Figure. 4 shows a stress-strain curve for a metal under tension. Initially the strain produced rises proportionally to the applied stress (ie. Hooke’s law is obeyed). Then after a given stress the stretched intermolecular bonds begin to break and reform, leading to plastic deformation, with loss of proportionality. As stress continues to increase the material undergoes strain hardening, necking and eventually failure.
Figure 4. Stress-strain curve demonstrating the principles of Hooke's law, the points of the proportional limit, elastic limit, yield point, ultimate tensile strength and failure.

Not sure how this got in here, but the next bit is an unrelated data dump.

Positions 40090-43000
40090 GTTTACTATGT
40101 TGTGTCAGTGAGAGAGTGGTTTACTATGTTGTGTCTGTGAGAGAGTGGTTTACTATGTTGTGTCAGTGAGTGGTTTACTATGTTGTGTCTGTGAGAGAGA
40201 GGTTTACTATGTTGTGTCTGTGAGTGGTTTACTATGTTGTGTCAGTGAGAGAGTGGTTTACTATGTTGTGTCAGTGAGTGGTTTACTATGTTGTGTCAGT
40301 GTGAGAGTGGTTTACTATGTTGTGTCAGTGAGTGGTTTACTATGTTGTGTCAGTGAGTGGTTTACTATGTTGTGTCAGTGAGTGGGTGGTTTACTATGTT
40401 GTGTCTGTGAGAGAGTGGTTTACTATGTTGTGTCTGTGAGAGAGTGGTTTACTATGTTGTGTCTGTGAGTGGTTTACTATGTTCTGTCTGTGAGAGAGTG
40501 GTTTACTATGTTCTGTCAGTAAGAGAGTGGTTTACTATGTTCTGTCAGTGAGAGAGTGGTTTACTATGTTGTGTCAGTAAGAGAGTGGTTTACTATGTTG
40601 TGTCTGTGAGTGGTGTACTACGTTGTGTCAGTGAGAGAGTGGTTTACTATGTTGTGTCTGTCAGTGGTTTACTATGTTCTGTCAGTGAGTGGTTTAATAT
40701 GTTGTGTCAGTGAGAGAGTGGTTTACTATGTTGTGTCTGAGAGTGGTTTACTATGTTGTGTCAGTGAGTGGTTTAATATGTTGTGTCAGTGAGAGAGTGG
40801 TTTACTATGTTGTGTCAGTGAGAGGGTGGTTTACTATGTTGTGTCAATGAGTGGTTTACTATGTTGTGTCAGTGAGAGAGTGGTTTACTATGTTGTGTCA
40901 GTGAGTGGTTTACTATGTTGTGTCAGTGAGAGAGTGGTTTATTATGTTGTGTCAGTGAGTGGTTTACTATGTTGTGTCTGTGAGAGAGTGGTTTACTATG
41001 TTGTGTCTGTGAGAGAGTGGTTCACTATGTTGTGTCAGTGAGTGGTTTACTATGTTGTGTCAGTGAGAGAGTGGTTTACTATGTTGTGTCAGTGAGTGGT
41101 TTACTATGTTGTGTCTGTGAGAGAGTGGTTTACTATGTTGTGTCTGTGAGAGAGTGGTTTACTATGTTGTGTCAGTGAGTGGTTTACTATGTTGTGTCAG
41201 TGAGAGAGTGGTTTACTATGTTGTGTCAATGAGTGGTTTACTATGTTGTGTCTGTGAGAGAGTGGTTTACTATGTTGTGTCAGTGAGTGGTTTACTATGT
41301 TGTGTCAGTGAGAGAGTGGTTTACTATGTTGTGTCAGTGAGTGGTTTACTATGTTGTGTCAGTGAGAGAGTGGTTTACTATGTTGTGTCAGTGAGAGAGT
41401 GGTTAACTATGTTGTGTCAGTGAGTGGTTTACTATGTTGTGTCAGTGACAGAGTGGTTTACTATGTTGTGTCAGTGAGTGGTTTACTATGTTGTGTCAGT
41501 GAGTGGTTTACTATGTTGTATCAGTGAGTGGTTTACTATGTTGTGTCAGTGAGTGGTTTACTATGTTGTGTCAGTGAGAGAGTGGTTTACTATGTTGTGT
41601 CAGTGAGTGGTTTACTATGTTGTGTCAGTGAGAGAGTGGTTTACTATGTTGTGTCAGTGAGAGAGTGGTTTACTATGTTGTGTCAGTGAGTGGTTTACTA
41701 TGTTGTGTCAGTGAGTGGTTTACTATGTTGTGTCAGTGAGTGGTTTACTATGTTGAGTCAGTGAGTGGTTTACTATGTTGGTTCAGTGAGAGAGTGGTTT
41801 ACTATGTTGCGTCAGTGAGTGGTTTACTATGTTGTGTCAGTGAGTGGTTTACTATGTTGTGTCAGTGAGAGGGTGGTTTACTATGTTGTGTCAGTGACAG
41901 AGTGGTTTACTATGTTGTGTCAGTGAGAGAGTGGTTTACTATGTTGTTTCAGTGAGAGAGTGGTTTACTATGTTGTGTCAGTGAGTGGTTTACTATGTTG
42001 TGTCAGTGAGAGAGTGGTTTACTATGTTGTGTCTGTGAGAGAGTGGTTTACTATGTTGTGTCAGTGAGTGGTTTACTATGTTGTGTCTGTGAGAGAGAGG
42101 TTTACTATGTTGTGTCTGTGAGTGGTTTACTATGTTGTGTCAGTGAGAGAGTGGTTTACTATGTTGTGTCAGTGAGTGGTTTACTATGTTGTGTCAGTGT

The area of yielding can be subdivided into three definite points:
- Proportional limit = point at which Hooke’s law is no longer obeyed.
- Elastic limit = point at which the plastic deformation starts to occur.
- Yield point = point at which 0.2% plastic strain has occurred.
Identifying the exact points at which proportionality is lost or plastic deformation occurs is difficult. Calculating when 0.2% residual strain is present after the load has been released is relatively simple. For this reason the yield point is most commonly used in everyday practice.